We will continue adding talent to our India R&D centre
DMI met the India and global leadership team of ZEISS, the optics and optoelectronics technology leader at IMTEX 2018 held during the last week of January in Bengaluru. We spoke to Dr Jochen Peter, President and CEO, Industrial Metrology Business Group,
Carl Zeiss Industrielle Messtechnik GMBH, ZEISS Group of Companies; Daniel Sims, MD, Carl Zeiss India, and Wilson Thomas, COO and Director, Carl Zeiss India about visitor response at IMTEX and their India plans. Excerpts..
What are the major challenges that India is facing in order to achieve its true potential in the manufacturing sector?
Daniel Sims: I don’t see and major hurdles or obstacles in the sector. Currently, our customers (in India) are investing, developing world class manufacturing capabilities and delivering products to customers across the globe. We produce Coordinate Measuring Machines (CMMs) as well as spectacle lenses in India. The same activity is replicated in our worldwide facilities that have the same footprint, configuration, and specifications. The products are then exported from these facilities to our global customers. It doesn’t matter if you buy your glasses in Germany, Singapore, Bengaluru, Johannesburg or Dubai – we ensure that we meet the Carl Zeiss quality standard so the manufacturing location does not matter. If Indian manufacturers can ensure consistency in their manufacturing process in terms of quality, speed and cost effectiveness then there is nothing standing in the way of Indian manufacturers.
It is purely a matter of focus and strategic choice of how one is going to build their manufacturing capability. In a global market like India where global products are available, Indian companies need to compete in the domestic market from a global level. There is a massive opportunity for Indian companies to compete in the export market.
What should be the chief objective of Mission Make in India – should it be creation of jobs or achieving global manufacturing excellence or both?
Dr Jochen Peter: I am not an India expert. Said that, I think that any Indian company should strive to be competitive from a global perspective because it is the globally successful companies that create jobs. Therefore I think if companies strive to become globally competitive, job creation is an automatic result.
In your opinion, will Industry 4.0 provide a boost to the Indian manufacturing industry?
Wilson Thomas: Absolutely, Industry 4.0 is a concept that is driven by Germany and provides a futuristic solution. I have seen many people talking about Industry 4.0; this is going to be absorbed quickly into the manufacturing sector – I am [pleasantly] surprised that even pharma companies are talking about Industry 4.0. We displayed solutions of Industry 4.0 at our booth in IMTEX and the response was fantastic.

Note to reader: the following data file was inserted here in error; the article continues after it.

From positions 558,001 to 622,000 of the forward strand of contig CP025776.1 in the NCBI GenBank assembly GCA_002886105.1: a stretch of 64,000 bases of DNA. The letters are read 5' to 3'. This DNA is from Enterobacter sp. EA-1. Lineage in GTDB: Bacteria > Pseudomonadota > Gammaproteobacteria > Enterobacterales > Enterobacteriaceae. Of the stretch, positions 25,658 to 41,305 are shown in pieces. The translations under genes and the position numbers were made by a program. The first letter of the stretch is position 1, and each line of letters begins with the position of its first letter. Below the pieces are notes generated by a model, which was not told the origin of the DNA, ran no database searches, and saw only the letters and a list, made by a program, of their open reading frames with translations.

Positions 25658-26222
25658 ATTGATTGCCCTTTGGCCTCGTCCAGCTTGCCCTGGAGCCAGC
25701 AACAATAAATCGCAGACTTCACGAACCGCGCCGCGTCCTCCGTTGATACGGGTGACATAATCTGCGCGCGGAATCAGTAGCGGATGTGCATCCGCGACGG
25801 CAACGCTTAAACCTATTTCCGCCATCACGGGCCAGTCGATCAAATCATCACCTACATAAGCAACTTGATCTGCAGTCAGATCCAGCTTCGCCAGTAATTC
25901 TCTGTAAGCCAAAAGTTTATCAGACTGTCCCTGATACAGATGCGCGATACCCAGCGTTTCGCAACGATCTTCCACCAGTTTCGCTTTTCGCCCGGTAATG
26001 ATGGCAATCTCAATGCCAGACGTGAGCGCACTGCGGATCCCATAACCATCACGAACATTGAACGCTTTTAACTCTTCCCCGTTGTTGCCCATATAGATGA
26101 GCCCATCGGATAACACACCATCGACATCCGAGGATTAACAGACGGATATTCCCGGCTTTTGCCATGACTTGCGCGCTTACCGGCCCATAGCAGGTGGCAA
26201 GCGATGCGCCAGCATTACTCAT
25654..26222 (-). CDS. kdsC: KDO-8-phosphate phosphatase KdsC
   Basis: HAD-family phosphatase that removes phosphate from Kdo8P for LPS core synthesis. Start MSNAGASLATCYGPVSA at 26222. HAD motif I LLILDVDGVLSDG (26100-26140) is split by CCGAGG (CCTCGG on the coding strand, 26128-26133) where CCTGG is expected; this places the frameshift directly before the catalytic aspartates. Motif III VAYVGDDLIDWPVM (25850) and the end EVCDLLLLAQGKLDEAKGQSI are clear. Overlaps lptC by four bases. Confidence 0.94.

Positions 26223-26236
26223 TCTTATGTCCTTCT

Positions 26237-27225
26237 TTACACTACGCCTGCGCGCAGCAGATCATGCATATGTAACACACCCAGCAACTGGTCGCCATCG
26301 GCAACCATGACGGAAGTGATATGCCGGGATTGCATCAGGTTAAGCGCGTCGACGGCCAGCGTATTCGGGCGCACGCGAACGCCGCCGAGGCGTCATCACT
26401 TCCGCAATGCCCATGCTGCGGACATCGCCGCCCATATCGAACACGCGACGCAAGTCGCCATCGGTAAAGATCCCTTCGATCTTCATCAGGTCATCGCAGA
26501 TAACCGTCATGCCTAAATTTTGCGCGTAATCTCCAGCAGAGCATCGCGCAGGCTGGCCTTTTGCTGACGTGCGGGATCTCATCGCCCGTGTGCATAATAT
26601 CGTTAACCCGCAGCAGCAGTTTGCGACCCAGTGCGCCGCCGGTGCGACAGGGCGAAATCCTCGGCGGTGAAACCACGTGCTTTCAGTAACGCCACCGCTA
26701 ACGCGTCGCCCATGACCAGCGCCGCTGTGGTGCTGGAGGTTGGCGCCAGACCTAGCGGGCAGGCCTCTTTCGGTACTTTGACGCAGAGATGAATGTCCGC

What are the new initiatives which Carl Zeiss will be undertaking in 2018 in India as well as globally?
Dr Jochen Peter: On the global stage we are very proud of our R&D investment which we will continue doing in 2018. I think this will also be very relevant for India because, as we mentioned, we have our software R&D centre here. We will keep on adding people here because as we said it’s a part of our innovation network. Therefore some of these investments into R&D will also flow into India.
Presently, there is much buzz globally around electric vehicles. Since automotive is one of your major markets, what scope do you see for electric vehicles in India right now and in the coming 10 years?
Wilson Thomas: I do not see a big change in the next one-two years. It is not only that one should possess a good electric car but one also should also have the infrastructure to charge the vehicle. Therefore I do not think that switching to electric is a brilliant idea – although it can happen in phases by means of hybrid cars. A day will come when we have to catch up with the rest of the world but I think we still have some time to go before it happens.
How will the ‘Make in India’ initiative assist in creating jobs in the Indian market?
Wilson Thomas: Any company should strive to be competitive at a global level because once they achieve the competitiveness on a global scale, they will be successful and successful companies create jobs. Therefore, if the ‘Make in India’ initiative strives to become globally competitive, job creation will be an automatic result.
How has been the response here at IMTEX?
Wilson Thomas: So far the show has been very positive. The new technologies that we have shown have been given a thumbs-up by most of the customers that we have interacted. This is a forming show; obviously we don’t expect the kind of response that we would see in a metal cutting show. But the kind of response we got for car body solution has been very good.
How do you see the future of 3D printing technology in India?
Wilson Thomas: 3D printing is catching up very fast globally as well as here. If I look at academics, I can say most engineering and polytechnic colleges have 3D printing facilities. Of course they are doing plastics, but that is a glimpse of some serious work happening in the industry with metal printing. Right now the technology itself is very nascent – it has its own issues. But the day is not far away when you will have good 3D printing components to be used for all applications – for example rotary parts going into aircraft engine and so on. The technology for non-critical parts is readily available. This is one segment that will be very fast developing in India – India has a big potential for 3D printing.